Wednesday, 10 April 2013

Physical Development and Movement




Wednesday 10th April 2013



The text below is  from the NI Curricular Guidance for Pre-school Education 2006
 
Children enjoy physical play both indoors and outdoors.
They revel in freedom of movement and in play that is inventive, adventurous and stimulating. Physical play that involves, for example, running, jumping, climbing, skipping, hopping, balancing, kicking, striking, throwing and catching helps children to develop balance, control, co-ordination and an awareness of size, space and direction.


During physical play, children can observe things from different perspectives by, for example, looking at things from the top of a slide or from under a bench.





Movement skills need to be nurtured, not only because they are important for the child’s long-term health and well-being, but because they support the child’s physical and cognitive development.
I can get down by myself!
 
These skills should be developed informally during planned daily physical play. Physical development helps children to gain confidence and self-esteem as they discover what they can do, and it enables them to feel the benefits of being healthy and active.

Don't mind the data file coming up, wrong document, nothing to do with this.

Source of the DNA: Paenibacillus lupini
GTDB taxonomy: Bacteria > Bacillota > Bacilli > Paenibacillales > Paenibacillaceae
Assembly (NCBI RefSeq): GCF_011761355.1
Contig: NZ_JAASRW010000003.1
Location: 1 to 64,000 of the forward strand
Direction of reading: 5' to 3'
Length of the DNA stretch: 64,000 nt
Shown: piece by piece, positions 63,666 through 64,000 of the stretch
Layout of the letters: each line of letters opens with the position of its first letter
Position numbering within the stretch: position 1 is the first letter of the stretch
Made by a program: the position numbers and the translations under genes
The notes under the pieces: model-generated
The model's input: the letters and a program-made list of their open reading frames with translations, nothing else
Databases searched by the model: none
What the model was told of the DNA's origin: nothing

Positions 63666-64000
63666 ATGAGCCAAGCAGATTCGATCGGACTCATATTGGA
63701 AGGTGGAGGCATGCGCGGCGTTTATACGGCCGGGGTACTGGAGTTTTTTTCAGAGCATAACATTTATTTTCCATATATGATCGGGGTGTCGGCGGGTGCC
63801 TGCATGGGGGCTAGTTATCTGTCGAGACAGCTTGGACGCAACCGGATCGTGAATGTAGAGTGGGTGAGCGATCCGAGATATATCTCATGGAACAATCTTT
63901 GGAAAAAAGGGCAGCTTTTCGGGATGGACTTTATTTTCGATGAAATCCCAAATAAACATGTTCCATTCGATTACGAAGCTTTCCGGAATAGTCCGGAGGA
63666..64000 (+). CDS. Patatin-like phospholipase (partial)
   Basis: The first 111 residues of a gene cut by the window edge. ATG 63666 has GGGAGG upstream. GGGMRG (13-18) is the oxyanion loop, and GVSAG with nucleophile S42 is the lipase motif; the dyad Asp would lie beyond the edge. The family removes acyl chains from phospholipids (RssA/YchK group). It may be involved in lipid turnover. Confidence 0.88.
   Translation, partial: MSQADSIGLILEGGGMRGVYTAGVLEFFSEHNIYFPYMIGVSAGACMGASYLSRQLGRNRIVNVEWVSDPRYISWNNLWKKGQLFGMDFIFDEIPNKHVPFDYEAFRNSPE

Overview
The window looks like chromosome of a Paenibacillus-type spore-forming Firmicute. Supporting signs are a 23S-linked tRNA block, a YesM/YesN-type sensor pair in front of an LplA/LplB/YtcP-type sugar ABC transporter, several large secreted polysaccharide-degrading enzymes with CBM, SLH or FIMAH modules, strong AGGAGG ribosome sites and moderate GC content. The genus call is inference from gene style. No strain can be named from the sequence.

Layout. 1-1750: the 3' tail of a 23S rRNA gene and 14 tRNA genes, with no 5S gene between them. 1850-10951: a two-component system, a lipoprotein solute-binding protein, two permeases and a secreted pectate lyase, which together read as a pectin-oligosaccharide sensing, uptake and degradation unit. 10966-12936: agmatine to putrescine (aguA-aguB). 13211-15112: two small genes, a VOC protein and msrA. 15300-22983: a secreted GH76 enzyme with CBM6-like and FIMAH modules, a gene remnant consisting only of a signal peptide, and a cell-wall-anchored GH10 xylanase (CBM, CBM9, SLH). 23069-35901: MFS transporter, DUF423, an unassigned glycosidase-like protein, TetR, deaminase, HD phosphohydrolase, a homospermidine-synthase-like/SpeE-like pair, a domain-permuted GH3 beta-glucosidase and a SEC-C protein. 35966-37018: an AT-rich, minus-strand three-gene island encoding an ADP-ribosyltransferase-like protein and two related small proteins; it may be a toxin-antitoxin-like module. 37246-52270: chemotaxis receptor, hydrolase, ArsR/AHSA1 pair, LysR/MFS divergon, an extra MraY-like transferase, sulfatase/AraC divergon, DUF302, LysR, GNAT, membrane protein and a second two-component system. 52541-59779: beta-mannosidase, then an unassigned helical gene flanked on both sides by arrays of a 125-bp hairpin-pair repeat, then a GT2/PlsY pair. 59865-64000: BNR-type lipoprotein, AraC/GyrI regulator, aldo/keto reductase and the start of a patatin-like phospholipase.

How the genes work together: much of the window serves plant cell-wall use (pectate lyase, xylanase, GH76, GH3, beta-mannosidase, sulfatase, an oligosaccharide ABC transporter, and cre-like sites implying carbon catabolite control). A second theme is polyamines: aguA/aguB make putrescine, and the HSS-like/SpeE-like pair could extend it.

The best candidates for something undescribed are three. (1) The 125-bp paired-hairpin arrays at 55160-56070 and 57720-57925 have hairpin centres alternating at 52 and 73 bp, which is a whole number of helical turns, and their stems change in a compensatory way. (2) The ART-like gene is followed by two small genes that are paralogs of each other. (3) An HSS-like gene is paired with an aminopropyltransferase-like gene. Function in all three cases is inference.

Children should have opportunities to respond creatively to a range of stimuli including music, songs, action rhymes and stories.


Through taking part in physical play, they should begin to develop an understanding of safe practice. They should develop social skills such as turn-taking, sharing, co-operating and negotiating and values such as, trust, fairness and respect for others.


Gary talks to the children about football boots.


















Outdoor play can provide space and freedom that would be difficult to find indoors. It has an important role in the emotional development of children, providing them the freedom to run, shout and play exuberantly within appropriate boundaries. Here they can experience a wide range of emotions, for example the thrill of rolling down a hill, the challenge of climbing high, and the joy of running and jumping. They can begin to experience the satisfaction of solving physical problems and problems that arise when playing with others.